A new description of barometer, termed an Arenoid, has lately been invented, which, if more accuracy and minuteness can be introduced into the mode of reading off the graduation of the dial by the indication of the hand, will be found a most valuable substitute for the mercurial barometer in the determination of moderate* altitudes; being much more portable, and not subject to the same derangement and risk of fracture by carriage as the other more delicate instrument. The pressure of the atmosphere is also the motive power in this invention; but its application is totally different from that of the barometer, as it is made to act not on the surface of a fluid, but upon the sides of a shallow cylindrical metal box, from which the air has been exhausted and a small quantity of gas introduced into what otherwise would have been a vacuum, for the purpose of compensating (by its expansion with the increase of temperature) for the tendency to collapse consequent upon the loss of elasticity thereby caused in the metal. The top and bottom of the box are forcibly separated and kept in this state of tension by a plate acting as a lever, the end farthest from the central point, by which the box is supported, resting upon a spiral spring. The increase or diminution of the atmospheric pressure upon the surface of the box depresses or elevates this end of the lever, with which two other levers are connected; the last acting by means of a piece of watch spring on the roller upon the axis of which is fixed the hand that indicates upon the dial the degree of pressure; a flat spiral spring also acts slightly upon this roller, always against the levers; and thus keeps the hand, which would otherwise remain stationary after being propelled to its full distance, in constant unison with the varying fluctuations of the atmosphere.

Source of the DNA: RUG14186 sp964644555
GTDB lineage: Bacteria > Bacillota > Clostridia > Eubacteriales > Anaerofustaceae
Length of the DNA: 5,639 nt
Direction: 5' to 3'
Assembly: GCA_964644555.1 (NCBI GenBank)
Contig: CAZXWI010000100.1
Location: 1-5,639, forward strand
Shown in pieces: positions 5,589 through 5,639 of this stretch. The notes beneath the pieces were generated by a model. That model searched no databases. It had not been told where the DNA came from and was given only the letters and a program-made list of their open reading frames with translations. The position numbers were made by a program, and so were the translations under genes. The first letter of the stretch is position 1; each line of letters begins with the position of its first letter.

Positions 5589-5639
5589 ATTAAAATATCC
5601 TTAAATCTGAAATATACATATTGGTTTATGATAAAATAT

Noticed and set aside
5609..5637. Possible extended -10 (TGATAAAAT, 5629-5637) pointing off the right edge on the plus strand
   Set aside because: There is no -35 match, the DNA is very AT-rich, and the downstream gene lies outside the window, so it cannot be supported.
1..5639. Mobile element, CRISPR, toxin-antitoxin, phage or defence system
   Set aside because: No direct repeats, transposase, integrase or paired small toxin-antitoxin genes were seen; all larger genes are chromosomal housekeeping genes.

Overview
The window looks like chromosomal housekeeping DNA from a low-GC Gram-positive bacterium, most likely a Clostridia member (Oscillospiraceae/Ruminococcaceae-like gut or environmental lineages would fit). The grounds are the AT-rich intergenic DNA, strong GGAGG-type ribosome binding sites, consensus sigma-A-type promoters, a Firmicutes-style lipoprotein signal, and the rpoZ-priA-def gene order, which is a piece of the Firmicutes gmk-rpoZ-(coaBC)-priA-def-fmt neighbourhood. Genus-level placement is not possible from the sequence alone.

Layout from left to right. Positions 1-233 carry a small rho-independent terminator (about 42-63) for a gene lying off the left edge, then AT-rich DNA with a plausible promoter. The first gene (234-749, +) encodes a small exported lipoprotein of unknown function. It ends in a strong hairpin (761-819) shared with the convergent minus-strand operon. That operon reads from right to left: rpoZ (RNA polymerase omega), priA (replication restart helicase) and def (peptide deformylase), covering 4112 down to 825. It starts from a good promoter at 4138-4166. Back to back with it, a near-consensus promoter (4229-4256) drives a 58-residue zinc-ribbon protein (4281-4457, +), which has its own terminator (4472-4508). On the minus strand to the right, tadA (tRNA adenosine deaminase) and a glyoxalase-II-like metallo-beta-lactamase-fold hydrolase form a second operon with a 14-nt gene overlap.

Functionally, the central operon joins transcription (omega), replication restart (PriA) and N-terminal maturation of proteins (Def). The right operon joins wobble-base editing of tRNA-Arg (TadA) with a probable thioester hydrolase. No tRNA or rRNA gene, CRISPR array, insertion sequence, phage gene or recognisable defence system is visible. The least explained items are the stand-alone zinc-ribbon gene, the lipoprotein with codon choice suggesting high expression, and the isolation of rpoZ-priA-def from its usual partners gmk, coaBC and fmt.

In measuring altitudes by the arenoid the same rules for calculating the heights hold good as with the barometer; but in the present imperfect state of the instrument the precaution appears necessary to be attended to of ascertaining by trial the actual value in feet of the graduations on the dial; and also the effect produced upon these results by any change of temperature; as different instruments will be found to vary in these particulars.
* The very limited range of the instrument, as at present constructed-only 2.5 inches below 30°-confines its power of measuring altitudes to about 2000 feet above the sea.
The sketch below of the interior of the aneroid, the dial plate being supposed to have been removed, is taken from an extract from Mr. Dent's treatise on the instrument in the "Aide Mémoire." DD is the cylindrical vacuum box; CC the lever, to the end of which is attached the vertical rod i, connecting it with the other levers acting by means of a piece of watch spring upon the roller carrying the index hand. An alteration in the distance of leverage to regu
late the movement of this hand, so as to correspond with the scale of a mercurial barometer, is managed by means of the screws e and b.
The position of the hand is made to coincide with the indication of a barometer by means of the screw A (to be touched for no other purpose), which effects the object by raising or depressing the lever C.
At present there is no probability of much improvement in this instrument, as it can only be made by the patentee; but on the expiration of the period for which this patent is granted, it is to be hoped that it will be taken in hand by our best mathematical instrument makers, and rendered capable of supplying the place of the mercurial mountain barometer; at all events under circumstances where the latter would be liable to injury or even destruction.
A substitute for the mountain barometer was proposed by Sir John Robinson, Secretary to the Royal Society of Edinburgh, at one of the meetings of the British Association at Newcastle*. The instrument consisted of a glass tube, about one and a quarter inch in diameter, and fourteen inches long, with a small bulb at the end, the capacity of which was three or four times that of the inside of the tube; and the graduations on the stem of the tube were formed experimentally by the maker, in the following man
* A description of this instrument is given in the "Mechanics' Magazine," for October, 1839.